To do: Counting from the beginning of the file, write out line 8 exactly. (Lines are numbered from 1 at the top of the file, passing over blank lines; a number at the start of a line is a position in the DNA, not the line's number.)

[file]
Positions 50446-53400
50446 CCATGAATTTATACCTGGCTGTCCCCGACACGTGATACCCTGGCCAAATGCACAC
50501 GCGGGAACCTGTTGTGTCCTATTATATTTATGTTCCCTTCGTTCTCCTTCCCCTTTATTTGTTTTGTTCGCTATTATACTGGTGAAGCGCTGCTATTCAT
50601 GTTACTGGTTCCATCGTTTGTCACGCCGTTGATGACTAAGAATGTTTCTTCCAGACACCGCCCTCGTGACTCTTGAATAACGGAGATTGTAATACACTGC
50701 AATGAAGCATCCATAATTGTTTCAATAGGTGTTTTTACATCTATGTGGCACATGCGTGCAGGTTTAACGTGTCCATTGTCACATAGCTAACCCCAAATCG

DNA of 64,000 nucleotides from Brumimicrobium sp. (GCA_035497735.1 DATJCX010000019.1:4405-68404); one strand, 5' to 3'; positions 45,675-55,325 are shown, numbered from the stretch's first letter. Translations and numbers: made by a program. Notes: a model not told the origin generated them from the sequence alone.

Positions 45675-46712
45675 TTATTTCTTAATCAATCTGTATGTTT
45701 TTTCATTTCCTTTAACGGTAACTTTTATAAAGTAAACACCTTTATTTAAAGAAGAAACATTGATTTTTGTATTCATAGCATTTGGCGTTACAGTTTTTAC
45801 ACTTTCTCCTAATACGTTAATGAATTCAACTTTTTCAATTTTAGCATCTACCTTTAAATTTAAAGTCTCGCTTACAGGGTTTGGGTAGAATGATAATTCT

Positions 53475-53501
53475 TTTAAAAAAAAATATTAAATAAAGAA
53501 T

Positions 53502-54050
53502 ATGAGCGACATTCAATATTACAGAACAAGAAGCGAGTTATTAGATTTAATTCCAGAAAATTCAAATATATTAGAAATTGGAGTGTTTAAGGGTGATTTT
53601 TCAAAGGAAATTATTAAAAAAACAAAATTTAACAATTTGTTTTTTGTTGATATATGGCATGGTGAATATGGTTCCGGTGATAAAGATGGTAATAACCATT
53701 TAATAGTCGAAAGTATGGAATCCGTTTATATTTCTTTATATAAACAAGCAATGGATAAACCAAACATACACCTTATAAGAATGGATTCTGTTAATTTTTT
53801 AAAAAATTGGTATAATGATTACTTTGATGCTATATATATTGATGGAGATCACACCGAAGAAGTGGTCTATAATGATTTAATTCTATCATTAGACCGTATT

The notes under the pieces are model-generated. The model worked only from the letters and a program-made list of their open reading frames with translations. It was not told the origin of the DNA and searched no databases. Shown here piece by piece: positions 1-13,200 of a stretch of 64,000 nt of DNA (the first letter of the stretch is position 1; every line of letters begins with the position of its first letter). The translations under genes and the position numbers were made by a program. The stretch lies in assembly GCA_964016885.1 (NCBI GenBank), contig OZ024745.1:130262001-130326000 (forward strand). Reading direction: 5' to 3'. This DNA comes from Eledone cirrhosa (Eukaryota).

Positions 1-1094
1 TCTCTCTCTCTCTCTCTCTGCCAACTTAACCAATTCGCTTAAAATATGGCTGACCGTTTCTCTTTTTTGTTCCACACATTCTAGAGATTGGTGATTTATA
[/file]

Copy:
45675 TTATTTCTTAATCAATCTGTATGTTT